Me­moir fuses sto­ries of life on the land across two gen­er­a­tions

Manjimup-Bridgetown Times - - News - Tari Jef­fers

Me­mories and sto­ries from a Man­jimup re­gion group set­tle­ment have been im­mor­talised in a book, writ­ten by for­m­ers res­i­dents.

Grow­ing up at Boo­jetup was writ­ten by Ellen Un­der­wood and in­cludes the sto­ries of her time grow­ing up in the Group 11 set­tle­ment at Boo­jetup, 8km north-west of Man­jimup in the 1940s and 50s.

The book also in­cludes sto­ries writ­ten by her late mother Jessie, who was part of the orig­i­nal Boo­jetup set­tle­ment in the 1920s.

Ellen said her mother, who died last year, first had the idea to write down her life to give as a gift to her fam­ily.

“She de­cided she would write down her story so her grand­chil­dren and great-grand­chil­dren would know how she lived her life,” Ellen said.

“She wrote it long-hand in an ex­er­cise book.”

Jessie’s story chron­i­cles her life from birth up to the time when Ellen was born.

Jessie’s story be­gins when the fam­ily moved to their farm on Don­nelly Road, in a time when clear­ing of the forest had only just be­gun.

As a gift, Ellen’s hus­band Roger Un­der­wood typed out the book and got it spi­ral-bound.

Last year, when read­ing the book, Ellen said she was sur­prised with how sim­i­lar her life and her mother’s life had been.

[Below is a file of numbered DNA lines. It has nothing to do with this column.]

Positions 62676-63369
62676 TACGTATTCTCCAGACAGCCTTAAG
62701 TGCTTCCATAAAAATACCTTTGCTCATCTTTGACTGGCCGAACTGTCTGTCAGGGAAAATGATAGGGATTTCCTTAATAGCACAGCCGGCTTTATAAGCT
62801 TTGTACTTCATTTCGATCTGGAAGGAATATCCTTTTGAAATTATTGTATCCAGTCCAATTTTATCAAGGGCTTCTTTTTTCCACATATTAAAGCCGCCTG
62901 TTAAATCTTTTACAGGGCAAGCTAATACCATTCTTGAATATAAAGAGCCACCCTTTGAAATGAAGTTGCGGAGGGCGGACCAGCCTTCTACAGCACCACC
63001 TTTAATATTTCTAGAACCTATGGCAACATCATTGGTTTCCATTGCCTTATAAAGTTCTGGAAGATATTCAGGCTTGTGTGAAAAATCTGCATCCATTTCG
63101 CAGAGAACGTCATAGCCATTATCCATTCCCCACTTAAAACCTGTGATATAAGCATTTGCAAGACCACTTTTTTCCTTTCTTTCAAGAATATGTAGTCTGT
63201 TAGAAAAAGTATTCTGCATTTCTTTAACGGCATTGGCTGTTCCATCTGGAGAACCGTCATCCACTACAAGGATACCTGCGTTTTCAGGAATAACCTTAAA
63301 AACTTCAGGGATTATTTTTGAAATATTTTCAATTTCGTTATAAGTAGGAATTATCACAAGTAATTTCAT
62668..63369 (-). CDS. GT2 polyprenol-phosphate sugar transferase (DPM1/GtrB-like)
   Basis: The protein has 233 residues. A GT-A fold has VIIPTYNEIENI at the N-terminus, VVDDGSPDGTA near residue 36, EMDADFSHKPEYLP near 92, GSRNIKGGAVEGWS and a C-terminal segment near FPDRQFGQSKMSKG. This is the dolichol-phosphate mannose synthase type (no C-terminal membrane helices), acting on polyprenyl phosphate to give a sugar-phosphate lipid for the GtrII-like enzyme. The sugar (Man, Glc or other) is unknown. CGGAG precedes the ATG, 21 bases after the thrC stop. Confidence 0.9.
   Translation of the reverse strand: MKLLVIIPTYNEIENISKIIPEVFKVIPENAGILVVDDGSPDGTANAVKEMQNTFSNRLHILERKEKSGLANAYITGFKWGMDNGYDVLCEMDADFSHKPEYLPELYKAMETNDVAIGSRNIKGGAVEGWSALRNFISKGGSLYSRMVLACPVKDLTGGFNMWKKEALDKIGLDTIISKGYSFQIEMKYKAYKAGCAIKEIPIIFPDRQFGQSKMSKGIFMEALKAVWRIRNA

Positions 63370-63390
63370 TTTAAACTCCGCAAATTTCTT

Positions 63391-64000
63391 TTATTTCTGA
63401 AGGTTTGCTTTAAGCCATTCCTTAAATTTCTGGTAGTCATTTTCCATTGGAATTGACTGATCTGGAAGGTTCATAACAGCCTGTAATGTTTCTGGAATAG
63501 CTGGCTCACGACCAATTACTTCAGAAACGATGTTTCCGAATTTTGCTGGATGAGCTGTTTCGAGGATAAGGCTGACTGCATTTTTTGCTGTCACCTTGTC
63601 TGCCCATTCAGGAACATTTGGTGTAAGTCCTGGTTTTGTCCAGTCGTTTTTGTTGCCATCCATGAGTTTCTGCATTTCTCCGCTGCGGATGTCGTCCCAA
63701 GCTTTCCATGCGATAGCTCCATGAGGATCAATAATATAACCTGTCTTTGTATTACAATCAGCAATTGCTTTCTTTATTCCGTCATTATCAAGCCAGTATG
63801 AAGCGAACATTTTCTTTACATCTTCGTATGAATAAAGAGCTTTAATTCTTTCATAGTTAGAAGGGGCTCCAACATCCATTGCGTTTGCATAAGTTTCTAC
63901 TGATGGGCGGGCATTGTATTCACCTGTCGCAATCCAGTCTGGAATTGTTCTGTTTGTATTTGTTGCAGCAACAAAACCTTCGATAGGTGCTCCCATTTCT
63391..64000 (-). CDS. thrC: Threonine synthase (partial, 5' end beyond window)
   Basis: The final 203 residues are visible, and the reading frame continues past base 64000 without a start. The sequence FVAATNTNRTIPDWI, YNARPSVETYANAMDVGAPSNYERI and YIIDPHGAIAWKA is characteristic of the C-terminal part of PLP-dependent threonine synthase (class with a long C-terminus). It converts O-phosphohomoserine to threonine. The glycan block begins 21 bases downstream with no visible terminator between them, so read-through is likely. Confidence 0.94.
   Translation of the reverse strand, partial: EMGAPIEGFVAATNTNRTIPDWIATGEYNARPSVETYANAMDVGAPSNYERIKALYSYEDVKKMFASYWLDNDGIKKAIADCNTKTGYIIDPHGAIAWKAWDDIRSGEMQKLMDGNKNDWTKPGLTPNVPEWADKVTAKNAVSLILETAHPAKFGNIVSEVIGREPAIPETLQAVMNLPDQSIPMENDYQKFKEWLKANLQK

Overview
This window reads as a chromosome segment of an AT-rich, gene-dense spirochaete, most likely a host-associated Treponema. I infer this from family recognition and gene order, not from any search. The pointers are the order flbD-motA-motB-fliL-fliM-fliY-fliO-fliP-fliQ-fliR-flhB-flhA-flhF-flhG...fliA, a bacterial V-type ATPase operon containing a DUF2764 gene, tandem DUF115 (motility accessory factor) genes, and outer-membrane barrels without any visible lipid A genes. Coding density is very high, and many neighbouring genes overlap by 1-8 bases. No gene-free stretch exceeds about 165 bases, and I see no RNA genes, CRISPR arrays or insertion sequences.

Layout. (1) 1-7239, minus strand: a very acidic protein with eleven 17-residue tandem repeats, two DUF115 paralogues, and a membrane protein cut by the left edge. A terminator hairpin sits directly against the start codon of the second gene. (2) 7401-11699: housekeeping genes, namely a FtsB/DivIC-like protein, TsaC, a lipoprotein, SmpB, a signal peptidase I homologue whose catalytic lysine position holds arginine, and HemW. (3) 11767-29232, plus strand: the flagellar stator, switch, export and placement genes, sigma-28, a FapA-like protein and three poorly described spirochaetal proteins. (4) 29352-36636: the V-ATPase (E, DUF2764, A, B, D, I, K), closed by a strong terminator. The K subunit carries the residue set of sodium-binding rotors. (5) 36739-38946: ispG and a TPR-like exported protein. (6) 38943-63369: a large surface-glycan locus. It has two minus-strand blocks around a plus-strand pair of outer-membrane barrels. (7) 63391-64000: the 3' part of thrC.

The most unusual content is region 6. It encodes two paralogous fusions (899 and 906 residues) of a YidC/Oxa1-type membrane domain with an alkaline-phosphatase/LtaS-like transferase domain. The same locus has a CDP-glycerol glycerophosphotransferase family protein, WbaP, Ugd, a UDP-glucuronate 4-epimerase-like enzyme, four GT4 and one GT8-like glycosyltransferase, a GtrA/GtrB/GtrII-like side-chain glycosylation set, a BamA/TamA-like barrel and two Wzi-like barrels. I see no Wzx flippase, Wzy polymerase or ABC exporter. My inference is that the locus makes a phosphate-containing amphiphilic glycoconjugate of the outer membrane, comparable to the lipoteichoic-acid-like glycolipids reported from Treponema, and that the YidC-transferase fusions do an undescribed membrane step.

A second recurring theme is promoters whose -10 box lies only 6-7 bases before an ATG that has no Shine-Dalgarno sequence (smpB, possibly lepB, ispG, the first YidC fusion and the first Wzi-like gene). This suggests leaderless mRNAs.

“I saw that it was the same as when I’d lived there, just a gen­er­a­tion later,” she said.

“I de­cided to write my life so the fam­ily could also read more about where they came from.”

As part of her ad­di­tion to the book de­tail­ing life in Boo­jetup, Ellen said she had been able to in­clude in­for­ma­tion about her fa­ther Al­lan, who had been on HMAS Syd­ney when it went down in 1941. “He died be­fore I was born and in 2008 when they found it, it was like a full stop on that chap­ter,” she said.

Ellen wrote her side of the story in Jan­uary, which told the story of grow­ing up on the same farm as her mother in the 1940s and 50s.

The book of­fers in­sight into life on a pi­o­neer­ing Man­jimup dairy farm from the 1920s-50s.

It cov­ers the strug­gles and hard work, bush­fires, the rab­bit plague and sons go­ing off to war.

It is not all gloom though, and also cov­ers the gen­eros­ity of spirit and the friend­ships, loy­al­ties and work ethic of ru­ral WA res­i­dents.

She said it had been won­der­ful to see her words along­side her mother’s.

“It was a lit­tle bit sad, with Dad be­ing dead and Mum hav­ing to deal with that alone while liv­ing in Boo­jetup,” she said.

“Be­ing 21 with a child would have been dif­fi­cult.”

In writ­ing her part, Ellen said the process trig­gered me­mories of her child­hood, in­clud­ing the time she spent at Man­jimup Pri­mary School.

Ellen was also a teacher at Pem­ber­ton and Dean­mill.

The 153-page book is avail­able at the Man­jimup Newsagency and Ellen said she hoped peo­ple felt a con­nec­tion with the story.

“Peo­ple who lived in the area would recog­nise names and things that hap­pened,” she said.

“There are a few things I didn’t know about my mum’s life but I knew a lot be­cause she was open about her life. My grand­chil­dren and great-grand­chil­dren will read things they didn’t know about me and her.”

Ellen said she be­lieved her mother would have liked to have seen their sto­ries to­gether and rounded off.

“If the wider au­di­ence gets a smile out of it too, that’s won­der­ful,” she said.

Pic­ture: Roger Un­der­wood

Ellen Un­der­wood with the book con­tain­ing me­mories on grow­ing up in Boo­jetup, about 8km north-west of Man­jimup in the 1920s-50s.

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